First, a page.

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November 1, 2021

How many workers have quit over vaccine mandates?

Daily Briefing

    The share of workers saying their employer requires Covid-19 vaccinations has increased since June, and 5% of unvaccinated workers—or 1% of all adults—say they've quit their job because of a vaccine mandate, according to a recent Kaiser Family Foundation (KFF) poll.

    Resource library: How health care organizations can navigate vaccination mandates

    Poll details

    For the poll, KFF surveyed 1,519 adults from Oct. 14 to Oct. 24 as part of the organization's ongoing Covid-19 Vaccine Monitor poll.

    According to the poll, the portion of workers saying their employer requires Covid-19 vaccinations has increased from 9% in June to 25% in October. Those with annual household incomes of at least $90,000 were more likely to report their employer implemented a vaccine mandate than those with household incomes below $40,000.

    The poll found that unvaccinated workers were generally skeptical of such mandates. Around 60% of unvaccinated respondents said that if their employer did implement a vaccine mandate, they would seek an exemption.

    In addition, 46% of unvaccinated respondents said that, under a mandate in which employees could either get vaccinated or be tested weekly, they would opt for testing. Meanwhile, 11% said they would get vaccinated, and 37% said they would quit their job. If a mandate did not allow for a weekly testing option, 17% said they would get vaccinated, and 72% of unvaccinated respondents said they would quit their jobs.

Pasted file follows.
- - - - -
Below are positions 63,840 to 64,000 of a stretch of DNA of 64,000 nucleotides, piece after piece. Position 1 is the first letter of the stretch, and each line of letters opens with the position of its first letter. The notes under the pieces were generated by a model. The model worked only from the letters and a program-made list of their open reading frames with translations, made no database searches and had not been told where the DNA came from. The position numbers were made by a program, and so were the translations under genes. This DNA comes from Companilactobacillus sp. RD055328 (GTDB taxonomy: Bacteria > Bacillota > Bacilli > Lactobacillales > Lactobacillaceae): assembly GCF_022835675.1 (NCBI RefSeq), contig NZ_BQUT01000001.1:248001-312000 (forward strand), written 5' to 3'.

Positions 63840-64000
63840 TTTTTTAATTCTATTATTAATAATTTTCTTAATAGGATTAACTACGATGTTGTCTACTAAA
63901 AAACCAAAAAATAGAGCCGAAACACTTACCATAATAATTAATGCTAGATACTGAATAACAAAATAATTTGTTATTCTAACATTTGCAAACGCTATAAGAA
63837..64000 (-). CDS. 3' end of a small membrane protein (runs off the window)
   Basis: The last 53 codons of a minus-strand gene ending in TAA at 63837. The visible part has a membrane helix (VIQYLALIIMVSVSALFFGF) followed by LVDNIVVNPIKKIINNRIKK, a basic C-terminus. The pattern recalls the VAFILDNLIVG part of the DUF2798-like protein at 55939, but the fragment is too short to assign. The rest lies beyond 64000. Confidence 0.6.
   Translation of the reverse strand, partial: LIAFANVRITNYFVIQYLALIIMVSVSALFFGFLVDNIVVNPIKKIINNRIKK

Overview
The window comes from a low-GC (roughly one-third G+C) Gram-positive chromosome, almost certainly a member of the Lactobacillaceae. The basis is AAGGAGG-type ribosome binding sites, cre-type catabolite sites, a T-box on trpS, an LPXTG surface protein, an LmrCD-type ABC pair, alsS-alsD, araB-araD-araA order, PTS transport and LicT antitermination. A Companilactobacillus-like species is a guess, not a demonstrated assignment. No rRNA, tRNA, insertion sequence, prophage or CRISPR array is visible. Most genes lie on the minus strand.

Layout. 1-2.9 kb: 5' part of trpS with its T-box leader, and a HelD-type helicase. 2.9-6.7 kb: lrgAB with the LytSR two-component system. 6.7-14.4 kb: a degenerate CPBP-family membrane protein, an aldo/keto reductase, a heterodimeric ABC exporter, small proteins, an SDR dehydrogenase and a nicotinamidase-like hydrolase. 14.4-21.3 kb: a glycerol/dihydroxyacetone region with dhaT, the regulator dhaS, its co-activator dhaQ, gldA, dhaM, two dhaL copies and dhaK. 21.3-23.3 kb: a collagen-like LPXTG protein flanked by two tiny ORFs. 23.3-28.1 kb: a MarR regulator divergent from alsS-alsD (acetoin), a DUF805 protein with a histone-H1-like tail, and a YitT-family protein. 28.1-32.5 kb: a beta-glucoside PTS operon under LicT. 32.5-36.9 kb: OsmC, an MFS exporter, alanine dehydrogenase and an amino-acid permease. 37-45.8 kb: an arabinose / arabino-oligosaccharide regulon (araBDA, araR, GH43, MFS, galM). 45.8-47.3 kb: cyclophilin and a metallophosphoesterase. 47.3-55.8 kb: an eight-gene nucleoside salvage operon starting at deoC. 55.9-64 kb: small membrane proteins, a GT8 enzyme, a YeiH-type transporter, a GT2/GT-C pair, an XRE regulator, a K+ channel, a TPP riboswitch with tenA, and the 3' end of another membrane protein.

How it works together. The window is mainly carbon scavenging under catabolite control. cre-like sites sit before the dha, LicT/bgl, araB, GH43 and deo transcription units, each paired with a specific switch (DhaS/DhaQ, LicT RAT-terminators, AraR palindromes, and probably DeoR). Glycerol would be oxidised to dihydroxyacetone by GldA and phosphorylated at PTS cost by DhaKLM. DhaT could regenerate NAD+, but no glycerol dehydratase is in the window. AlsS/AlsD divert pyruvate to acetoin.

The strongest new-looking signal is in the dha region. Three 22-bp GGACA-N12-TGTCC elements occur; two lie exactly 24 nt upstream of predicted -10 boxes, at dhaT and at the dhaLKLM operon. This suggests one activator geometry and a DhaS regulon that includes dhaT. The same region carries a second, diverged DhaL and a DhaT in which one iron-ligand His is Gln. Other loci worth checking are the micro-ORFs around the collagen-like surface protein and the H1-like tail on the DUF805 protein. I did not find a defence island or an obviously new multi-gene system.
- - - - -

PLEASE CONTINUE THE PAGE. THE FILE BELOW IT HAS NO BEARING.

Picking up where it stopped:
But few unvaccinated workers say they've actually quit their jobs over a vaccine mandate. The poll found that just 5% of unvaccinated workers, or 1% of all adults, say they've done so.

    Employer data suggests real-world resignations, terminations are rare

    Experts say that while vaccine mandates have generated some concern and opposition, the number of people who ultimately refuse the vaccine is smaller than the number who say in advance they will do so, NPR reports.

    And evidence from employers who have imposed vaccine mandates so far suggests that they generally increase vaccination rates while leading to relatively few staff resignations and terminations.

    For example, at Novant Health, a hospital system in North Carolina, about 1% of staff were initially suspended for refusing the Covid-19 vaccine—but within that week, more than half of those employees received the shot and were reinstated, the New York Times reports.

    In addition, fewer than 600 of United Airlines' 67,000 U.S. employees failed to meet the company's Sept. 27 deadline to get vaccinated against Covid-19. Meanwhile, Tyson Foods, New York City schools, the National Basketball Association, and several large hospital systems across the country have all reported employee vaccination rates above 90% after imposing vaccine mandates.

    Federal employees and contractors have until Nov. 22 to get vaccinated against Covid-19, and Jeff Zients, the White House's coronavirus response coordinator, said on Wednesday those who don't meet the deadline will not be fired immediately.

    "For any of the probably relatively small percent of employees that are not in compliance, they'll go through education, counseling, accommodations, and then enforcement," Zients said. "We're creating flexibility within the system. We're offering people multiple opportunities to get vaccinated." (Groppe, USA Today, 10/28; Coleman, The Hill, 10/28; Hsu, NPR, 10/7; Farrington, NPR, 9/29; Leonhardt, New York Times, 9/30)

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